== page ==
My hunch is that there are people who will fall for this type of marketing.

I won’t and don’t. A word of advice from the sage of Harrod’s Creek: Don’t spam me. I can be frisky plus I have time to write humorous essays about those who don’t take the time to learn about my background.

Brandon, I bet 2018 will be a better year without unsolicited emails. What do you think?

Now I have to email your message with headers to my pals at

Stephen E Arnold, December 31, 2017

Who Helps Trash Relevance in Search? INC Has the Answer

December 30, 2017

I read a story in Inc. magazine. The write up’s title is “9 SEO Experts To Follow In 2018.” First, Google is not a person. I think the idea is that a person who wants to buy traffic should pay attention to the GOOG. But I am not sure Google is an expert like the other eight names on the list.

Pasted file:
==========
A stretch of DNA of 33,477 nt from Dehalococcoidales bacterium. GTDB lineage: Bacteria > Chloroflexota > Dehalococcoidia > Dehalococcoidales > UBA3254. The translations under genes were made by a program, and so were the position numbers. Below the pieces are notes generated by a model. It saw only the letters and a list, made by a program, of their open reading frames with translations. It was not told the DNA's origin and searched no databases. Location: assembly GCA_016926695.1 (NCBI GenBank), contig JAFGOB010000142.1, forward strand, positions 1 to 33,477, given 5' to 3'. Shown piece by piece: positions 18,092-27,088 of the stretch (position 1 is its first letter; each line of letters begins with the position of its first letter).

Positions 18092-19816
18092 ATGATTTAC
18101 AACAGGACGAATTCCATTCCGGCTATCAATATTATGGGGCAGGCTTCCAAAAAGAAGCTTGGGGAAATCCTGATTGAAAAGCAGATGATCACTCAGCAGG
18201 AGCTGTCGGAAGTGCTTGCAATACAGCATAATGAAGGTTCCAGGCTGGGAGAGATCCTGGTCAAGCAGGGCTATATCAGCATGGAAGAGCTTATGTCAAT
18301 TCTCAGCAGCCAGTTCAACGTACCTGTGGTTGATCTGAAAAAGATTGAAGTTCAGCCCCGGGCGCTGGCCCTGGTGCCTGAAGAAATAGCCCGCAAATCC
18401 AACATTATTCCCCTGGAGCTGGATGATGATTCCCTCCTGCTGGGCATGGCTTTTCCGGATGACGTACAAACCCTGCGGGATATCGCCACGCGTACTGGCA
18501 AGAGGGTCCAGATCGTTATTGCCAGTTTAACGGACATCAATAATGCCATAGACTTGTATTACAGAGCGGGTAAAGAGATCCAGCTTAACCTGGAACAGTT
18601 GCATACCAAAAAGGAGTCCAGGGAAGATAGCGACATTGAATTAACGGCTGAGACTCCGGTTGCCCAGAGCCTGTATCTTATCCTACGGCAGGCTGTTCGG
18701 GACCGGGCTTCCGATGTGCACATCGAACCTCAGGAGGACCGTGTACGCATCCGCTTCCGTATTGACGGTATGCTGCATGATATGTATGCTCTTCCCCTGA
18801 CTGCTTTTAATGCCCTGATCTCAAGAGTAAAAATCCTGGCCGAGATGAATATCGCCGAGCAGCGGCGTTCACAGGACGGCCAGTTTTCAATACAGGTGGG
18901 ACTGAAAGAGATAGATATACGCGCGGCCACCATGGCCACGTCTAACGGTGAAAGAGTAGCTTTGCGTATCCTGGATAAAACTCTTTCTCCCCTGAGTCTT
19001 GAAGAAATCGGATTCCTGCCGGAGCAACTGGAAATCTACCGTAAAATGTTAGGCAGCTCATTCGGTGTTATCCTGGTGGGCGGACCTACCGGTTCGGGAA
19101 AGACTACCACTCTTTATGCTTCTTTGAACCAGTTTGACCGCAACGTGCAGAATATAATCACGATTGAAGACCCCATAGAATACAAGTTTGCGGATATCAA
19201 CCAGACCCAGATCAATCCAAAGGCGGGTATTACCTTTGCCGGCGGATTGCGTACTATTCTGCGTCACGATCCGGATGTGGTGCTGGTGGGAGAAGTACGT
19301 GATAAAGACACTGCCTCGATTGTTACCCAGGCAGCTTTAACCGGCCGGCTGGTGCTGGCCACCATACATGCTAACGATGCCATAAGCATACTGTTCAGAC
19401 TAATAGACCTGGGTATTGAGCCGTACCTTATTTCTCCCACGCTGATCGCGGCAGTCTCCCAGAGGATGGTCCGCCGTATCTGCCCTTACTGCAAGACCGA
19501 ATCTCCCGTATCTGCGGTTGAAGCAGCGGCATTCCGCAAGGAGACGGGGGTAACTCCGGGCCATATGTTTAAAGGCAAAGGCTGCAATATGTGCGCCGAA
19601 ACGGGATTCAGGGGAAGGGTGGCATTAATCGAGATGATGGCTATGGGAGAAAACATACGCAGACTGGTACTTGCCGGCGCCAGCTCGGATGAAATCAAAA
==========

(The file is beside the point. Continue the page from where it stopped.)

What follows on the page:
Now my view of search engine optimization is a bit different from that of “experts” in search engine optimization. I think SEO is part of a carnival trick to get people to buy Adwords.

I explain some of the mechanisms in The Google Legacy and Google Version 2: The Calculating Predator. (Alas, out of print, but I sell a rough draft in PDF form. Write benkent2020 at yahoo dot com if you are interested.)

The idea is that people fix up their Web pages to meet Google guidelines. Changes which pass muster produce a boost in traffic. Then usually after a month or so, the changes don’t deliver the traffic. Traffic erodes.

Check with the Google. What’s the fix? More SEO? Nah, just buy Adwords.

When the advertiser grouses that leads aren’t as wonderful as they were perceived to be, what’s the fix?

Give up?

Buy Adwords.

The loop is a nifty one. Lots of SEO “experts” bill clients for changes which may or may not have substantive impact. When whatever impact fizzles, Google is able to suggest Adwords.